A Mastermind finalist and a former postal worker feature among the shortlist for the 2021 BBC National Short Story Award.
Judges praised the five writers for their humanity, compassion and hope – and noted that more than a year of lockdowns had led to the works being focused on topics including kindness, memory, loss and longing.
Nominees for the award, which is celebrating 16 years, were announced on BBC Radio 4’s Front Row on Friday.
Belfast-born Lucy Caldwell is shortlisted for the third time for All the People Were Mean and Bad, a story taken from her 2021 collection Intimacies, about a woman navigating a long-haul transatlantic flight with her 21-month-old daughter after a family loss.
Night Train by Georgina Harding was inspired by a sleeper train journey she took from Kyiv to Lviv in Ukraine, while novelist, playwright and screenwriter Rory Gleeson is nominated for Body Audit, about a group of boys at a residential camp.
Former postal worker and creative writing lecturer Danny Rhodes is tapped for Toadstone, the story of a lonely, awkward man who has become “obsolete in his own life”.
Meanwhile, journalist and non-fiction writer Richard Smyth features with Maykopsky District, Adyghe Oblast, which includes characters informed by his interest in classic Russian fiction – his specialist subject on Mastermind in 2008.
Di Speirs, editor of books at BBC Audio and judge of the award since its launch, said: “In a year when so many of us have been isolated and apart, the joy of these stories in which strangers offer comfort, and sometimes love, was notable.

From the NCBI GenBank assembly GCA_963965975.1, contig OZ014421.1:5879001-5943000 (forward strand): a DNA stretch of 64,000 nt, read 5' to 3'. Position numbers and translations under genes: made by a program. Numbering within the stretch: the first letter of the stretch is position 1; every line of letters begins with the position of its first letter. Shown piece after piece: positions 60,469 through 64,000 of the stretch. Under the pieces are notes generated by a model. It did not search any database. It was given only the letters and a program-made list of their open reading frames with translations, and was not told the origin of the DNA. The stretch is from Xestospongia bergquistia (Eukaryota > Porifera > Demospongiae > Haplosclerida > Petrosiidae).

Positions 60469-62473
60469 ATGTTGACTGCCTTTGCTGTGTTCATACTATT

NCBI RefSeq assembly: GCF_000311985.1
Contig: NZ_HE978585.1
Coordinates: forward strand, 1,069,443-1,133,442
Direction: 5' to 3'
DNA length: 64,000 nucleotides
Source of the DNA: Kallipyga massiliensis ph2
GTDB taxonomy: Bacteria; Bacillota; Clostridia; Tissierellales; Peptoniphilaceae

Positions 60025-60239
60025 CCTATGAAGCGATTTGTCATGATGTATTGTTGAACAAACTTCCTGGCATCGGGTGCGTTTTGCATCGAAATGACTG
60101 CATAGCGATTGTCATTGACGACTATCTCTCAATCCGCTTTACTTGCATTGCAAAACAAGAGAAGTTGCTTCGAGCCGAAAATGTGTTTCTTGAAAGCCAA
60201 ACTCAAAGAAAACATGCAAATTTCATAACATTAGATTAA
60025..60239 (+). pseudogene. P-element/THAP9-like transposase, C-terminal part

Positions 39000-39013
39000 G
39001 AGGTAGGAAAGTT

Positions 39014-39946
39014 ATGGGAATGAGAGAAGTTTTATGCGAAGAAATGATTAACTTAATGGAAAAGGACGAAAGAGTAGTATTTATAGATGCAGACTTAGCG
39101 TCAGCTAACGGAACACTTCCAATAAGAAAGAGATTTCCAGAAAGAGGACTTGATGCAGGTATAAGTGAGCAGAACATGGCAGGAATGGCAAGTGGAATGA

“This year radio has played its part in providing companionship; these tales of unexpected encounters and kindnesses remind us of the importance of connection.
“Whether you hear them brought to life by the impressive cast of actors, or read them on the page, they serve as a reminder of the power of short fiction not only to entertain, but to enhance life and to widen horizons.”
All five stories will be broadcast on Radio 4 and BBC Sounds and published in an anthology produced by Comma Press.
The winning author will receive £15,000 with the four other shortlisted authors getting £600 each
Last year’s award went to Sarah Hall, who won for The Grotesques, a story set against a backdrop of privilege and inequality in a university town.
It was her second time winning the award.
The winner of the BBC National Short Story Award with Cambridge University will be announced on October 19 on Front Row.
– The BBC National Short Story Award shortlist:
All the People Were Mean and Bad by Lucy Caldwell
The Body Audit by Rory Gleeson
Night Train by Georgina Harding
Toadstone by Danny Rhodes
Maykopsky District, Adyghe Oblast by Richard Smyth